fbpx New York Schools Serving Immigrants See Drop in Enrollment - Documented

New York Schools Serving Immigrants See Drop in Enrollment

New York schools serving immigrants have seen enrollment drop at three times the rate of the citywide average.

This summary was featured in Documented’s Early Arrival newsletter. You can subscribe to receive it in your inbox three times per week here.

New York schools that serve new immigrants to the United States are witnessing a dramatic drop in enrollment. Enrollment at Pan American International High School in Elmhurst is down 18 percent from last year. Others in the network of schools Pan American belongs to have also seen significant drops, nine percent on average. That’s three times the citywide average of enrollment reduction, according to Chalkbeat. Administrators are worried about the students who dropped out, but also the financial ramifications of lower enrollment. The drop stems from immigration restrictions and family issues amid the coronavirus pandemic. Chalkbeat 

In other local immigration news…

Misinformation Sows Vaccine Mistrust Among New York Latinos

📍 Documented Original

Since the pandemic began, Documented has been using WhatsApp to provide Latino immigrant New Yorkers with critical information about changes in immigration regulations, access to food and health care, fake news spreading via messaging apps and the latest on rent relief and evictions. Some of our users expressed fear regarding taking the COVID-19 vaccine, so we decided to survey more than 50 members of our WhatsApp community. Of them, fewer than half (43.8%) of our respondents said they would take the vaccine immediately. A quarter of the respondents said they wouldn’t take the vaccine, and 31.3% said they would maybe take it.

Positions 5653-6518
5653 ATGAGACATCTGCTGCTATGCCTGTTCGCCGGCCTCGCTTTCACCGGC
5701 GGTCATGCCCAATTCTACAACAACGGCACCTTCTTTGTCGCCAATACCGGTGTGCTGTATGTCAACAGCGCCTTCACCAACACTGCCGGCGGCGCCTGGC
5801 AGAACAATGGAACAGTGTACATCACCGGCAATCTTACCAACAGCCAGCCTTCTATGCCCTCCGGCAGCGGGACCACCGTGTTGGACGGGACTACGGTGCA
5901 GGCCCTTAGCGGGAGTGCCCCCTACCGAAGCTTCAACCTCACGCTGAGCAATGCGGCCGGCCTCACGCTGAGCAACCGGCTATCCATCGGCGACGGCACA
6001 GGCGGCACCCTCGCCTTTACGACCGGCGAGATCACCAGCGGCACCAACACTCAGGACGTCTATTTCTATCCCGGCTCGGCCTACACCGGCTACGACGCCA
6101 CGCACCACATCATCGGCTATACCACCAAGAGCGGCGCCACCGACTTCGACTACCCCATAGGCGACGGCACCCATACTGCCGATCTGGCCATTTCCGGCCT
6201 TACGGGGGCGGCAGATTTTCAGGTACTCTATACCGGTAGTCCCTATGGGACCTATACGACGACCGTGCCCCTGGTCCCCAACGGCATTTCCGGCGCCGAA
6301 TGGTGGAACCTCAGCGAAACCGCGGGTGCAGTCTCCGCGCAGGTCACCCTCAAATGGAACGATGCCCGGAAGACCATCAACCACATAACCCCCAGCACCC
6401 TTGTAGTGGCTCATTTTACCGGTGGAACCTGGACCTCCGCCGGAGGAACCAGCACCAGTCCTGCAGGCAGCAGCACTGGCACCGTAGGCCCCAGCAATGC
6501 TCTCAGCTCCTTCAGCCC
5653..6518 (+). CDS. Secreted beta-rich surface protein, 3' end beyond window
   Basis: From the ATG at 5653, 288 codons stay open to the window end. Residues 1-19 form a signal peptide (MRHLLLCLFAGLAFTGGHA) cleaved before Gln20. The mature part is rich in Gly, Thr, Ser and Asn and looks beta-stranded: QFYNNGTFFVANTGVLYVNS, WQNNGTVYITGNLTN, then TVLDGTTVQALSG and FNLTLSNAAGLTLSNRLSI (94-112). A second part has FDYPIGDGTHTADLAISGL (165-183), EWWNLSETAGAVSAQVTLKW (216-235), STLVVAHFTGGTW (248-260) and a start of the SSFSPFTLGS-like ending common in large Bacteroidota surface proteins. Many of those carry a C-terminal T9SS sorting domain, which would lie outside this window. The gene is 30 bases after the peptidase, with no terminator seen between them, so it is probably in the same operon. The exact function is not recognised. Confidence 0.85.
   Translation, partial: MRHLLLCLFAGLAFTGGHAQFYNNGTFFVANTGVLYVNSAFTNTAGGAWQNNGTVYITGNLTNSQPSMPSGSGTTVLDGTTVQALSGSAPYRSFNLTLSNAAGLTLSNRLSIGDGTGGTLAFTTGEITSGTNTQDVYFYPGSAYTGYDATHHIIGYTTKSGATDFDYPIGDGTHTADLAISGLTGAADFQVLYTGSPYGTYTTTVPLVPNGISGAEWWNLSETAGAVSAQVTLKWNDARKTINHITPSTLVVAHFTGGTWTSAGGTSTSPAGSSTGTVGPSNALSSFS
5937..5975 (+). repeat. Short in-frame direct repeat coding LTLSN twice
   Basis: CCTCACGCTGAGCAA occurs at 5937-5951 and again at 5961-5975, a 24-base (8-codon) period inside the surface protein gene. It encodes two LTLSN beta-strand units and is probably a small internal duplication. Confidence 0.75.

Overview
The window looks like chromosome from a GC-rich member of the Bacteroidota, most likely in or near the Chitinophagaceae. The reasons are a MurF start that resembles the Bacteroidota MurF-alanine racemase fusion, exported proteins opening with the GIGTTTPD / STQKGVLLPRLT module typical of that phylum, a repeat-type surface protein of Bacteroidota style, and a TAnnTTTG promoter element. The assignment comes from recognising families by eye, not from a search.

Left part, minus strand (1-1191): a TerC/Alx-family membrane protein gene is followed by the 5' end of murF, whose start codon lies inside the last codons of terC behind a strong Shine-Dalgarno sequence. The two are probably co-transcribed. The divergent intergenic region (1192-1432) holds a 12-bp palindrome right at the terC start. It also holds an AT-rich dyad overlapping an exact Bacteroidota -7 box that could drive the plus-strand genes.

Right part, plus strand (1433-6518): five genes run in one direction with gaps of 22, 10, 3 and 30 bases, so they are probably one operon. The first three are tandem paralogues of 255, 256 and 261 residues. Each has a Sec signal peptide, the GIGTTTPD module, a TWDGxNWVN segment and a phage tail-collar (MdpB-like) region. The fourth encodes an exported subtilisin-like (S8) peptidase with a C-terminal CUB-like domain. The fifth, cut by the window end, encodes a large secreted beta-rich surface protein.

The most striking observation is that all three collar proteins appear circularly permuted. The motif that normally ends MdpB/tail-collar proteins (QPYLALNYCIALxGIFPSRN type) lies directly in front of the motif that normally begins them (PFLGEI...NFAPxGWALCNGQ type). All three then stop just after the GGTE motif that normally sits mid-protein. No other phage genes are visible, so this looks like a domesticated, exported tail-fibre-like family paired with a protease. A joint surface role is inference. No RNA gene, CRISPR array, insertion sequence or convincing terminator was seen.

At the beginning of the pandemic, many members of our WhatsApp community asked Documented how safe it was to seek help should they feel symptoms of COVID-19. But after nine months, the worries of the community seem to lie not with immigration enforcement, but rather their health and wellbeing. Read more at Documented.

DoorDash Delivery Workers Win Some Bathroom Access and Equipment

After THE CITY published a series of articles about a growing labor movement among bike delivery workers, the app-based food delivery company DoorDash says it will work on increasing the workers’ bathroom access in restaurants, roll out new safety measures and supply free and discounted bike gear in 2021. Delivery workers have become increasingly busy as many New Yorkers are shut in at home. But the tech companies who facilitate deliveries have done little to provide protective gear or basic amenities. An informal network of Guatemalan and Mexican food delivery workers called “Los deliveristas unidos” is now pushing for better work conditions. THE CITY 

NY Immigrant Artists, Supporting Organizations Disproportionately Struggle

A report from the Center for an Urban Future found that nearly one-third of New York-based artists are immigrants and that they, as well as the organizations that serve them, have been hit hardest by the coronavirus pandemic. Many are facing existential threats with little to no aid from the city. The report found that the number of immigrant artists in the city has grown by 69 percent since 1990. And as income from performances and side jobs have dried up, many are struggling to make a living. Some organizations have been forced to move from their previous locations, but others have been forced to shut down permanently. Hyperallergic

Documented Advertising